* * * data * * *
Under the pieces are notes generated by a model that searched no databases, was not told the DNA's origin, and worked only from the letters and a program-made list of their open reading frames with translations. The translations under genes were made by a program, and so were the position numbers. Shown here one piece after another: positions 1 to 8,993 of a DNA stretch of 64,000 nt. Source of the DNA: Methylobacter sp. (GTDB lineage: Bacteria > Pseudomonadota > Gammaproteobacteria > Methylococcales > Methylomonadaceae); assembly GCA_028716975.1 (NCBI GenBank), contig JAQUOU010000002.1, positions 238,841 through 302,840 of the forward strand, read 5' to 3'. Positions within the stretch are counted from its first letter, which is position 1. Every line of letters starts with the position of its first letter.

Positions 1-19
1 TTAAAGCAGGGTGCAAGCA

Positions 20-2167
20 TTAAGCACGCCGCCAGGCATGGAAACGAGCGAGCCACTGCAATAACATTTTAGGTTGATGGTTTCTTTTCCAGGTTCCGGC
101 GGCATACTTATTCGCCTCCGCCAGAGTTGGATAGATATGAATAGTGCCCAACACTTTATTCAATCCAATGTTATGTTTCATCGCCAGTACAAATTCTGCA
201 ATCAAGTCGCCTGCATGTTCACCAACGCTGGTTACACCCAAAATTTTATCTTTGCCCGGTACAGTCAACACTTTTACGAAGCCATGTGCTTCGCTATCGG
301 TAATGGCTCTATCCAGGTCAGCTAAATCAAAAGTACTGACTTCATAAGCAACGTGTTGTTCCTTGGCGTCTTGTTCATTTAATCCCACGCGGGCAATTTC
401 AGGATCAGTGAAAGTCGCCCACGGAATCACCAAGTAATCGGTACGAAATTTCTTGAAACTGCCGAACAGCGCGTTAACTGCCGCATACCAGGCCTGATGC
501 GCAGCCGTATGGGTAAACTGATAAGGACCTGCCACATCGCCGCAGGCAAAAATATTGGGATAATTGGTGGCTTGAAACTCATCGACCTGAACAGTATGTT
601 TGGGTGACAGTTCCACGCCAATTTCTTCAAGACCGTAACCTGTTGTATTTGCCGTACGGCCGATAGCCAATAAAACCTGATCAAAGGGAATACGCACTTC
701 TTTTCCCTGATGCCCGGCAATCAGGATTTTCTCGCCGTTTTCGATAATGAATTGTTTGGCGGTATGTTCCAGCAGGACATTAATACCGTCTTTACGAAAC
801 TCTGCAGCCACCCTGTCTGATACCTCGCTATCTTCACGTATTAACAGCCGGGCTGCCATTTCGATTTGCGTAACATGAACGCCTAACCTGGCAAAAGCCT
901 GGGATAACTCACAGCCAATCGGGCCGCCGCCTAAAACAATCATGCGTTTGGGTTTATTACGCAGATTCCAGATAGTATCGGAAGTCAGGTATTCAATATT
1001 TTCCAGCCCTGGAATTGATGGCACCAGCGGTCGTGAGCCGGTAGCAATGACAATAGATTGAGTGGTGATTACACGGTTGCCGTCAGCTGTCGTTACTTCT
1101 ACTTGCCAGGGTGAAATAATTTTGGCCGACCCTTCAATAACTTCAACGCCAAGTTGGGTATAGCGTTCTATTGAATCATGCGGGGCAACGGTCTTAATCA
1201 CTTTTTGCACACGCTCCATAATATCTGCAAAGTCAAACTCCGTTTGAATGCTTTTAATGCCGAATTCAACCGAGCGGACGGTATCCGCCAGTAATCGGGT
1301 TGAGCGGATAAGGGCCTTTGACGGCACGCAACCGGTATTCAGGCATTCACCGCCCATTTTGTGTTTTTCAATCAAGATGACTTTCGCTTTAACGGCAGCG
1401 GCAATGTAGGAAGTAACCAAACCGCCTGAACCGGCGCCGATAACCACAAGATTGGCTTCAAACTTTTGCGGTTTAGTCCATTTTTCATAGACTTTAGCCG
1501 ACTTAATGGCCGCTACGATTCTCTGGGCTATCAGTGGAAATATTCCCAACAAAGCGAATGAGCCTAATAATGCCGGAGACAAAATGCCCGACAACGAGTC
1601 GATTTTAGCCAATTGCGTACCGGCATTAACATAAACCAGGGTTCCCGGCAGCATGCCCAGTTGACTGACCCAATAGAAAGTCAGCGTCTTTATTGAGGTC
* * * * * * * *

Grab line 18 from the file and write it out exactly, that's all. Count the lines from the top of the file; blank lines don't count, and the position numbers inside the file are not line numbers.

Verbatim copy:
1301 TGAGCGGATAAGGGCCTTTGACGGCACGCAACCGGTATTCAGGCATTCACCGCCCATTTTGTGTTTTTCAATCAAGATGACTTTCGCTTTAACGGCAGCG